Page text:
Brazil offers a platform for prototypes that would influence the sector in the coming years. Volkswagen, GM, Fiat, Puegeot are some of the OEMs which have been and will invest in the R&D centres in the country and are creating opportunities to export their vehicles, components and expertise.
‘On back of huge demand from emerging countries like India and China, I do not see the oil prices showing any signs of plummeting. Hence Brazil, which is a champion in bio-fuel, (50 percent of its cars run on bio-fuel) would continue to benefit from it,’ explains Principal Consultant, Price Waterhouse, Abdul Majeed.
Market specific risks
The Brazilian industry, however, has its own limitations and risks. Majeed has cautioned that the country’s overdependence on agriculture could turn out to be risky in the face of a sluggish growth in agriculture. ‘Growth is closely tied to agriculture. Unlike India where we also have service sector contributing to the GDP, Brazil’s economy is completely agriculture-led. In a scenario when there is a slump in agriculture, the economy could be badly hit.’
Secondly, it has a history of high inflation, interest rates and import duties designed to protect domestic industry. Volatile exchange rates poses another threat to the industry, particularly, exports. ‘Fluctuations in the currency are having an adverse implication on exports. Volkswagen, or instance, which is one of the early entrants, has been a significant exporter, but of late, it has taken a hit because of currency fluctuation.
As investors burnt their fingers during the Brazilian economic crisis of the 90s, they don’t invest in Brazil they way do it in China and India,’ said Majeed. Past economic instability and exchange rate volatility is still reflected in the buying and consumption patterns.
Owing to its geographical location, which makes it closer to the US, it stands at an advantageous position vis-à-vis other BRIC countries like China and India but the high labour cost proves to be a deterrent. Moreover, it’s difficult to find local labour in some parts of the country.
Logistically, with inland transport system still rather underdeveloped, just-in-time delivery is challenging. Lastly, the relatively high import duties encourage local production and leads to export vulnerability.
The Russian auto industry, till very recently was largely the preserve of few homegrown manufacturers and pre-owned cars were generally imported. However, in the recent past, industry has realised it cannot compete on a large scale with their counterparts of foreign make and as a result, OEMs have been forced to revisit their production plans radically and fine-tune their strategies. Hence the Russian industry is presently the most dynamically growing segment in terms of institutional transformation process.
Numerous withdrawals by the national carmakers from production of Russian models coupled with their U-turn to foreign brand cars on the one hand and rolling off car assembly lines by foreign automobile giants on the other hand, is the crux of the transformation process being witnessed in the Russian automotive industry.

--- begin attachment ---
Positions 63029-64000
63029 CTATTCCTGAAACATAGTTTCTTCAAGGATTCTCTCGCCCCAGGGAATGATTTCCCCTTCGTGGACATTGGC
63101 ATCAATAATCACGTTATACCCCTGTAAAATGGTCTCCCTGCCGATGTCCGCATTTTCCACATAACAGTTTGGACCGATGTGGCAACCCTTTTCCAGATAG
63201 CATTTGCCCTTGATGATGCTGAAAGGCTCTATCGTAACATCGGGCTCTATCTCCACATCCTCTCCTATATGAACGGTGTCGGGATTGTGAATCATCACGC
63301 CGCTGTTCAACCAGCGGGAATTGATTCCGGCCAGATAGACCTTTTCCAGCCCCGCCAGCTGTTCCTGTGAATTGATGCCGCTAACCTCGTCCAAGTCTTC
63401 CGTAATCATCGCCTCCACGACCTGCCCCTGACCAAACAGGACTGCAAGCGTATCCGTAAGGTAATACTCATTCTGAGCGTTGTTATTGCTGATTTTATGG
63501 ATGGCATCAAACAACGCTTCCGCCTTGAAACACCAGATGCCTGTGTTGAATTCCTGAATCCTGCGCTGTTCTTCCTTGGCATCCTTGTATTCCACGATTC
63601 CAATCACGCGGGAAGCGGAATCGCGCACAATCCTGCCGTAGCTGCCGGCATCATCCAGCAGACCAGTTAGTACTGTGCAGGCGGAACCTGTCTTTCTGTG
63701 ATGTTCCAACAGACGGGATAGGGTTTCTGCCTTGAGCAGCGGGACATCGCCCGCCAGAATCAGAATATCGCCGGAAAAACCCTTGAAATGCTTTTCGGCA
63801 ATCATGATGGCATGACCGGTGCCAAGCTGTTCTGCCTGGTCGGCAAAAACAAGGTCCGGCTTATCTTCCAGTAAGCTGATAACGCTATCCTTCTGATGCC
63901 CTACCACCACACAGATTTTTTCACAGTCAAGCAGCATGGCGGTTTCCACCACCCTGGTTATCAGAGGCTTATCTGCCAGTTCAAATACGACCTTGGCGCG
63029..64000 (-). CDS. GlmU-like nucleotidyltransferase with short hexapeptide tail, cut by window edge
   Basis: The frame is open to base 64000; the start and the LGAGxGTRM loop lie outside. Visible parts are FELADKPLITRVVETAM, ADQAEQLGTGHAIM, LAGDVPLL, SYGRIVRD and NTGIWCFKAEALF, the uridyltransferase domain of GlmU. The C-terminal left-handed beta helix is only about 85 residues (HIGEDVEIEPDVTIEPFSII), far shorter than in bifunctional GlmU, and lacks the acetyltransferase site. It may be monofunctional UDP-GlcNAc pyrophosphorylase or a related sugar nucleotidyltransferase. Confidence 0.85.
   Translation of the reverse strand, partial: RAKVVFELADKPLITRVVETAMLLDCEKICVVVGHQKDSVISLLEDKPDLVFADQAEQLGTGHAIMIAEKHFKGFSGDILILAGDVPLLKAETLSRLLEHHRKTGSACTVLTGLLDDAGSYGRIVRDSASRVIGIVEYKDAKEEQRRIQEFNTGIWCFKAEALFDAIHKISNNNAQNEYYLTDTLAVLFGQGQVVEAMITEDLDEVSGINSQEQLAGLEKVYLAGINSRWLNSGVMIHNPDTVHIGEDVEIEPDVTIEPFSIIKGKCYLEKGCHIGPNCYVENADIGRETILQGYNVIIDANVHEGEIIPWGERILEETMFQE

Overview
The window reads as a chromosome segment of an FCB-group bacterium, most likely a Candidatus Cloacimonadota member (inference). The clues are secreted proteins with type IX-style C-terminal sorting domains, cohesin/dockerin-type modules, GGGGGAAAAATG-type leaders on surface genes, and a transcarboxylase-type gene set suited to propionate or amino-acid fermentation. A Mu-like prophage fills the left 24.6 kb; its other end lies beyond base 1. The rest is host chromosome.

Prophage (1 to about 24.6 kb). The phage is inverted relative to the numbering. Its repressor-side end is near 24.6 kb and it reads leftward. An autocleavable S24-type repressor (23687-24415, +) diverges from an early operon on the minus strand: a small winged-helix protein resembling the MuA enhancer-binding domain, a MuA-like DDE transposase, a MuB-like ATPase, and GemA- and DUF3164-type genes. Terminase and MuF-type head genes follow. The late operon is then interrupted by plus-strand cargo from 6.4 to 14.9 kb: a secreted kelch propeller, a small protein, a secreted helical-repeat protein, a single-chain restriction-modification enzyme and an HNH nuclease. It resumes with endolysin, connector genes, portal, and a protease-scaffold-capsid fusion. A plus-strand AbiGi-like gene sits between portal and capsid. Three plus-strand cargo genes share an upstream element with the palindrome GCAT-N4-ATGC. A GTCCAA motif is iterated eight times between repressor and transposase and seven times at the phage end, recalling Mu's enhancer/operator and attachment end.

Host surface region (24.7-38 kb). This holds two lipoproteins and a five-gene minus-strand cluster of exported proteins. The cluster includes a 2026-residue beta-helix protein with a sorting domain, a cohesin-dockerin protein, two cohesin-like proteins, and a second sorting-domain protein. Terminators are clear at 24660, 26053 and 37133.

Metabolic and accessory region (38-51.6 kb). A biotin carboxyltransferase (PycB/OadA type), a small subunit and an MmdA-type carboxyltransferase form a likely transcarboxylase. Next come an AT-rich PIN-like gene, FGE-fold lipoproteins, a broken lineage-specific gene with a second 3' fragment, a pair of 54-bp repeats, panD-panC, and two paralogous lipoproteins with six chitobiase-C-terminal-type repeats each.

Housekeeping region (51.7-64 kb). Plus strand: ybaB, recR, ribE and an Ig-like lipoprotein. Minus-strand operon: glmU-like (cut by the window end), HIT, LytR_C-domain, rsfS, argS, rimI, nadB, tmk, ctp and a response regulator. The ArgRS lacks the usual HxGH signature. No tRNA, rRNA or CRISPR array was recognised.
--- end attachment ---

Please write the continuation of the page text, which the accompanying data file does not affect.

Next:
The industry’s cause was further helped by government’s policy in March 2005 on tariff structure pertaining to components imported for industrial assembly. Import duty was pared to 3 to 5 percent from 12 to 15 percent and duties on some components, in the engine, for instance, were reduced to zero percent
Sales of new passenger cars are now gathering momentum. In June 2006, a total 133,354 new passenger cars were sold. The growth momentum witnessed by the industry in the last three years, has made it one of the most attractive markets of the world. The high demand for new cars has been largely attributed to widespread credit programmes and favourable economic conditions that have boosted personal incomes. Expansion in local production and changes in the taxation regime have also impacted the domestic market. The reduction of tariffs on imported components, coupled with duties on new imported vehicles being maintained at relatively high levels, will result in more foreign cars meeting international emission and safety standards being assembled in Russia, thus generating more momentum in the new foreign-car segment.
Russia scores over China, India and Brazil, in terms of its geographical location, more so, if one has to address the Western European market. In. fact, there are many Chinese and Indian companies seriously considering the Russian market to get a foothold in the advanced markets of the world, said Majeed.
Market- specific risks
High dependence on credit coupled with high price sensitivity makes it difficult for marketeers to find a right price, quality balance. Secondly, volatility in labour cost due to demand of skilled labour in specific region cats as a deterrent for the industry. Underdeveloped railroad network and overloaded inland transport system makes it logistically very challenging.
‘Among the BRIC countries, Russia is a different ballgame altogether,’ said Majeed. He feels a lot of it can be attributed to the country’s Communist legacy and organised crime. Companies are scattered and they are set up in a way that they aren’t competitive. An ageing people and fairly widespread corruption are other negatives attached to the Russian industry, observers said. ‘One has to have an extremely high appetite for risks, if one is looking at the Russian market,’ said Chairman and Managing Director, Hi-Tech Gears, Deep Kapuria.